just a drug or an energy drink, but I feel 80 % of them were turned to
this great band via my struggle. I can say that I am the die-hardest fan
in Austria (any other opinions?).
What I liked most about the last few editions is your praising CM. I can
subscribe to this, totally. I even dare saying that I prefer his songs to
Andy's. Actually Bungalow is great, the line "Standing prime position..."
drives me to tears everytime I hear it (not too often, because I got 3500
other CDs, too). But there are even better songs IMHO like Smartest
Monkeys, I Remember the Sun, Cynical Days, Day In Day Out, Sacrificial
Bonfire, Dying, World Is Full... and many others. He is the most gifted
songwriter I know (and I know loads of them) besides being a truly great
bass player.
I am still sad about not being allowed to do one of Mr. Moulding's tunes
for the tribute tape.
BTW right from the very start it was clear that Curt & Roland are TFF;
maybe they are included just for some inspiration or maybe really for
lending some equipment??? Maybe someone definitely knows.
Best wishes to all of you and I'm very thankful for not being the only
person on this planet who knows about XTC (I almost thought so before
starting to surf the net!)


Message-ID: <>
Date: Tue, 04 Jun 1996 22:46:30 -0700
From: "Charles Lee Lovingood, Jr." <>
Subject: Re: The world is full of angry young men....

Greetings, Chalkhillians!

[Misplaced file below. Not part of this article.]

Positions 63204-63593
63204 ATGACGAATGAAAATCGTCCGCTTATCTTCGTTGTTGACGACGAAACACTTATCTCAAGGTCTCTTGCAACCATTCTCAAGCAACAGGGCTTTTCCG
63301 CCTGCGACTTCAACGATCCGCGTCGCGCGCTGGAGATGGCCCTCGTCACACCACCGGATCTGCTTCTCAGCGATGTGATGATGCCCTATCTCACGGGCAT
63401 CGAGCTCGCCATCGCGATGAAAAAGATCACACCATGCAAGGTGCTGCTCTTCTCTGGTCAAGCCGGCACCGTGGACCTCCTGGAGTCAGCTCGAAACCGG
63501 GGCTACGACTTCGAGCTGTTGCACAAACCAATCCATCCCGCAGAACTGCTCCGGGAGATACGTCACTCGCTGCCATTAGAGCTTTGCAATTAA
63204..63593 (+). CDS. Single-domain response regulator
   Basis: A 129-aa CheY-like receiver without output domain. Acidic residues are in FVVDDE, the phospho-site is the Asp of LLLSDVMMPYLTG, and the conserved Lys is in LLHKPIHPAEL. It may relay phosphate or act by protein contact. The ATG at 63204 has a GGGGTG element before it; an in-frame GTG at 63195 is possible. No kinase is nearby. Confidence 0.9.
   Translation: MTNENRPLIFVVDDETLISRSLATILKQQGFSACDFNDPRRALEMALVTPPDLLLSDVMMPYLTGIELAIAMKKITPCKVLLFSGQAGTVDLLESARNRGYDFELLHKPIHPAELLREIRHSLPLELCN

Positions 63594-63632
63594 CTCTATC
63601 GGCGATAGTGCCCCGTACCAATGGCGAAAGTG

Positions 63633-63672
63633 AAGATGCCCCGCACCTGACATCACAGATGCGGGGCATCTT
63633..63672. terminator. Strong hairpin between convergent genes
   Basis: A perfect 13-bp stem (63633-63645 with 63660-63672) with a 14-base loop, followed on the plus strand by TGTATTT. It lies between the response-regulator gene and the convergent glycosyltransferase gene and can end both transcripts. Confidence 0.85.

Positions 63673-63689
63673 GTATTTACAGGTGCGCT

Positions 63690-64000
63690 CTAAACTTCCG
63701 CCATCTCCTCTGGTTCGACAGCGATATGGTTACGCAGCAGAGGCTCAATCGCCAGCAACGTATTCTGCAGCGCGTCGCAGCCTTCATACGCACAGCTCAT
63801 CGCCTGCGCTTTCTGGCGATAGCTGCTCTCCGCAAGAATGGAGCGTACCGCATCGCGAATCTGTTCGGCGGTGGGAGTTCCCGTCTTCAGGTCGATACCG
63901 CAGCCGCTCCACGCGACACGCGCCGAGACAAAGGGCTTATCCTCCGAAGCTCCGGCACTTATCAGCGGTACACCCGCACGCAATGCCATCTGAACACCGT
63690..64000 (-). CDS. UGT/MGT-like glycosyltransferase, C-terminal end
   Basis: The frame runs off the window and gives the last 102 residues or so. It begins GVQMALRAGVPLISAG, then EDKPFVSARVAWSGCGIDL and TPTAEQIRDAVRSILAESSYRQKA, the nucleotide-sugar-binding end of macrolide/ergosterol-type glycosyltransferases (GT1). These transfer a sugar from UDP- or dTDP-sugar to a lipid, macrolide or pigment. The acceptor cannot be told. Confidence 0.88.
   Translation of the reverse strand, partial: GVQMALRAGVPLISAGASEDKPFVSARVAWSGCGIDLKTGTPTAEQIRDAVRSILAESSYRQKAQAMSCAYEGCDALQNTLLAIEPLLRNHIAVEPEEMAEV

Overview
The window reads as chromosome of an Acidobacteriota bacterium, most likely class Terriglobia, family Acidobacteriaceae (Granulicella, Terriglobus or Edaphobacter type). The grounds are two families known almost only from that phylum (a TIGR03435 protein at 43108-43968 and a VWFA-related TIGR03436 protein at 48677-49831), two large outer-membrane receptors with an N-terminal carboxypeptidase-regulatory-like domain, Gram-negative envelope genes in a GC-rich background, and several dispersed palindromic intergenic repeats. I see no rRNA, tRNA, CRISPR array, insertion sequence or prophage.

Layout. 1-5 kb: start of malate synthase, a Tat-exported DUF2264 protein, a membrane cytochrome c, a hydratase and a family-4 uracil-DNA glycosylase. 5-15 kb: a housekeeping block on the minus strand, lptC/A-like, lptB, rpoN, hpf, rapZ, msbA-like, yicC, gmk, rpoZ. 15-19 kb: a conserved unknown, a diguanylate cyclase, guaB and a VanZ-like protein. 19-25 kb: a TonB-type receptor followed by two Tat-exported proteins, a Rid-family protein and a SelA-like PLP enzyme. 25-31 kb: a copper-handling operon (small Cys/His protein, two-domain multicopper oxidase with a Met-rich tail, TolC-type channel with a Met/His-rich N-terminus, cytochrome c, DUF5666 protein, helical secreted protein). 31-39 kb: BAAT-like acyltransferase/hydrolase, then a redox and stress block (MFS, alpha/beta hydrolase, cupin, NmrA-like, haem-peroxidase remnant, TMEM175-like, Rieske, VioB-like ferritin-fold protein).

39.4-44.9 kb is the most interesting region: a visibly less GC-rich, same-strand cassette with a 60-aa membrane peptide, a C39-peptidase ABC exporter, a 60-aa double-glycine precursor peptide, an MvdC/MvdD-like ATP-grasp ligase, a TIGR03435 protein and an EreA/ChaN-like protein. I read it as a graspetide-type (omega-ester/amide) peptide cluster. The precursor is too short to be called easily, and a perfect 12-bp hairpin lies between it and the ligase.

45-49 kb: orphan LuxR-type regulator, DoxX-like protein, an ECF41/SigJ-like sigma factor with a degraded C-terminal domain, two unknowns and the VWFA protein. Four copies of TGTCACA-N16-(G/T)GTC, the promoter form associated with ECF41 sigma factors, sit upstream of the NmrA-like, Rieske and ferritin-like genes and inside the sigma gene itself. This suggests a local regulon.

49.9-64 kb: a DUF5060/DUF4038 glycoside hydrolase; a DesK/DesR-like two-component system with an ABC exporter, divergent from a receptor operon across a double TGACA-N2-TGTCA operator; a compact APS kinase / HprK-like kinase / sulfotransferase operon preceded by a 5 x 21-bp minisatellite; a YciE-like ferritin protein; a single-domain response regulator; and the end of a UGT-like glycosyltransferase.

Just got digest #116, and thought I should respond to the
  responses I got from my last posting"Who Cares!" I'll try to keep this
  one considerably shorter.
          First, my apologies to those of you who took offense at the
  things I said. It may be hard to believe, but my malice wasn't aimed at
  any of you or the group as a whole. If not for you guys, (and girls), I
  wouldn't have the chance to vent my frustrations on occasion.
          dgershmn wrote that I was being a bit high and mighty in
 relating a rather personal tale for you all. Again, sorry if that is how
it was read. I was trying to illustrate the effect an artist,
particularly XTC whom I love no less than anyone on this list, could have
on a persons life. I suppose I could have been a bit more anonymous and
given you a fabricated tale, but I didn't think that was the thing to do
in this forum.I thought a bit less anonymity would be better. I mean, now
 everyone who read that post knows not only who I am, but where I grew